Aircraft Hardware—What You Need To Know
Sport Aviation - March, 1998
The subject of aircraft hardware can certainly be confusing. Thousands upon thousands of small items are used on a typical airplane. What does the custom aircraft builder really need to know about hardware? Where do you find the information? What reference is really the end authority on proper installation? What do all of those AN numbers mean and do I have to know them? What types of hardware should I really learn more about in order to build my own airplane?
These questions will be answered in this series of articles on aircraft hardware. I hope to eliminate some confusion over what type of hardware to use and how to properly install it. To begin our discussion, it is absolutely imperative that you use nothing but aircraft grade hardware. Commercial grade hardware found in hardware or automotive stores is legal to use on an experimental airplane but should not be considered for even a moment. Why? Lets look at bolts as an example. Common steel bolts purchased from a hardware store are made of low carbon steel that has a low tensile strength usually in the neighborhood of 50,000 to 60,000 psi. They also bend easily and have little corrosion protection. In contrast, aircraft bolts are made from corrosion resistant steel and are heat treated to a strength in excess of 125,000 psi. The same comparison applies to most hardware items. So, use only aircraft quality hardware on your airplane. Save the other hardware for your tractor.
If aircraft hardware is special then there must be a standard against which it should be measured and manufactured. That standard was actually developed prior to World War II, but became more definitive during that war. Each branch of the military originally had its own standard for hardware. As time went on these standards were consolidated and thus the term AN that means Air Force-Navy (some prefer the older term Army-Navy). Later the standards were termed MS which means Military Standard and NAS which means National Aerospace Standards. Thus the common terms AN, MS, and NAS. Together they present a universally accepted method of identification and standards for aircraft hardware. All fasteners are identified with a specification number and a series of letters and dashes identifying their size, type of material, etc.. This system presents a relatively simple method of identifying and cataloging the thousands and thousands of pieces of hardware. Several pieces of hardware will have both an AN number and an MS number that are used interchangeably to identify the exact same piece. A cross reference exists that compares these two numbers. So in the end, you are able to read your plans or assembly manual and identify, by number and letter, each piece of hardware on your airplane. You can then obtain that piece and properly install it in the right place. Imagine trying to do that without a system of numbers. The specifications for each piece of hardware also define the strength, tolerance, dimensions, and finish that is applied. If you would like further information on this numbering system you can contact the National Standards Association in Washington, D.C..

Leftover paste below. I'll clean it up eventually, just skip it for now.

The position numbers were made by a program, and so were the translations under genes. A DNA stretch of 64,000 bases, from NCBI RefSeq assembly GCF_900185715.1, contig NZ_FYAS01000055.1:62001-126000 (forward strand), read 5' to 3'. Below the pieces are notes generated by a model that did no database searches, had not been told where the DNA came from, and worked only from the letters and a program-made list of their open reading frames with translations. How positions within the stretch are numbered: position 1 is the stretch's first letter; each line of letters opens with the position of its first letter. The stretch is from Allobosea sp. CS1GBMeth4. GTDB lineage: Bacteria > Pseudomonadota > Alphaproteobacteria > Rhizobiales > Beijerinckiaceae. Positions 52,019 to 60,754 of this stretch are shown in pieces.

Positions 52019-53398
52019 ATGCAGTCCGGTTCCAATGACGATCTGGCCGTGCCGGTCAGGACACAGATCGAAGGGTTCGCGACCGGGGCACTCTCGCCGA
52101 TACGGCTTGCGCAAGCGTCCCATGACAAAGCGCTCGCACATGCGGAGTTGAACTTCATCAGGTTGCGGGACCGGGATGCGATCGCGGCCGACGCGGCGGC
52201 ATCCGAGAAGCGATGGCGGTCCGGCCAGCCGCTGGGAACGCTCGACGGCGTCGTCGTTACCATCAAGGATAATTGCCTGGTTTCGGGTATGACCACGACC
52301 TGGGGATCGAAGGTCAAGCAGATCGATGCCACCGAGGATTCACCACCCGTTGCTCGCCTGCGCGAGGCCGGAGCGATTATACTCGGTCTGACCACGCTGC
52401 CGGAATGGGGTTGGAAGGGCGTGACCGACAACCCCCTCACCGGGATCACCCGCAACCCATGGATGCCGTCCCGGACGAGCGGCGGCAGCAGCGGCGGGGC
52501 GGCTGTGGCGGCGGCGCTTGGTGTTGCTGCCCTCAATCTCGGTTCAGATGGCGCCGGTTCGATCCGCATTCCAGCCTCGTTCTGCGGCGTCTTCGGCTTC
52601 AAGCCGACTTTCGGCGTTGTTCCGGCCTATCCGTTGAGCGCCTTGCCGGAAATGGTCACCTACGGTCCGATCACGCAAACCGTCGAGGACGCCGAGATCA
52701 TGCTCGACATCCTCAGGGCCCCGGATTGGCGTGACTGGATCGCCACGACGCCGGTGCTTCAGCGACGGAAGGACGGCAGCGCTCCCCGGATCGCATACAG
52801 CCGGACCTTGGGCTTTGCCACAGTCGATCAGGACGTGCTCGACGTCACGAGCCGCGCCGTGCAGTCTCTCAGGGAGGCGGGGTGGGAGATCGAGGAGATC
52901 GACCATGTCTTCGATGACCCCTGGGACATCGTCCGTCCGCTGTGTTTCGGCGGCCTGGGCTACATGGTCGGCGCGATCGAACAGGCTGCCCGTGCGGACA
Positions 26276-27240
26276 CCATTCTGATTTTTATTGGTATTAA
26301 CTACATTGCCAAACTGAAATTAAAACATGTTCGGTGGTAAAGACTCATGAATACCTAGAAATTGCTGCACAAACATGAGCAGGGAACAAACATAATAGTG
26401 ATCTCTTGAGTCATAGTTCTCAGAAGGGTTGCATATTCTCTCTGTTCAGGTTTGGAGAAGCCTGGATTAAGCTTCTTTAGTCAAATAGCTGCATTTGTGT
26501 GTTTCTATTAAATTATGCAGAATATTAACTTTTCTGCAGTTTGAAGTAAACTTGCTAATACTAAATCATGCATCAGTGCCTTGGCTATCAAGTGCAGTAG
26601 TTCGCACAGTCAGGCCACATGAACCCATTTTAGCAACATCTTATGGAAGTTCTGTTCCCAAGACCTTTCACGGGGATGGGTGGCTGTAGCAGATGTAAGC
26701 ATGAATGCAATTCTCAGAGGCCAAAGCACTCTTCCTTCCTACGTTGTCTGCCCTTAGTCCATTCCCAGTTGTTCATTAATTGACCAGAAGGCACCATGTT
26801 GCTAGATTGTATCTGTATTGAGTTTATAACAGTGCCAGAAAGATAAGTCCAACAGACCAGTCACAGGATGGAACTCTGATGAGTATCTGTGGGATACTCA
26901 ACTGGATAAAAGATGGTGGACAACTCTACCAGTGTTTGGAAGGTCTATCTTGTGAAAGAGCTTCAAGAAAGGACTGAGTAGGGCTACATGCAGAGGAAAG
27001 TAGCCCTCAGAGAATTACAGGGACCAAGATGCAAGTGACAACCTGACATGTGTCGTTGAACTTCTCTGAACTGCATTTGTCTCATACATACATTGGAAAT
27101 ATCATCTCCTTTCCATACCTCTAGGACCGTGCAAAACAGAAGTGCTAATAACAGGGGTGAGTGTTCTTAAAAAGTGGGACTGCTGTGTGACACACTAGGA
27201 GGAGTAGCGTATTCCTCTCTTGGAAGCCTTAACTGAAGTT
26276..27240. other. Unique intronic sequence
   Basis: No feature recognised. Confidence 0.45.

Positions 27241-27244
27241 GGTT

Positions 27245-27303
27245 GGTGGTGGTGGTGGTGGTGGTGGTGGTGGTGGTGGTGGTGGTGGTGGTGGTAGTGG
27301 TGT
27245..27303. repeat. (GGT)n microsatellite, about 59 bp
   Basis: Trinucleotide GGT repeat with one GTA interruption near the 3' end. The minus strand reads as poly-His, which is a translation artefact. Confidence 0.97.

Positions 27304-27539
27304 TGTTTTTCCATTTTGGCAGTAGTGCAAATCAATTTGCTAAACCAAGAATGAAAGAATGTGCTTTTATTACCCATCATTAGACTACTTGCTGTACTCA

Out of all the thousands of hardware pieces manufactured, which ones are important to the custom aircraft builder? The following types and categories of hardware will be discussed: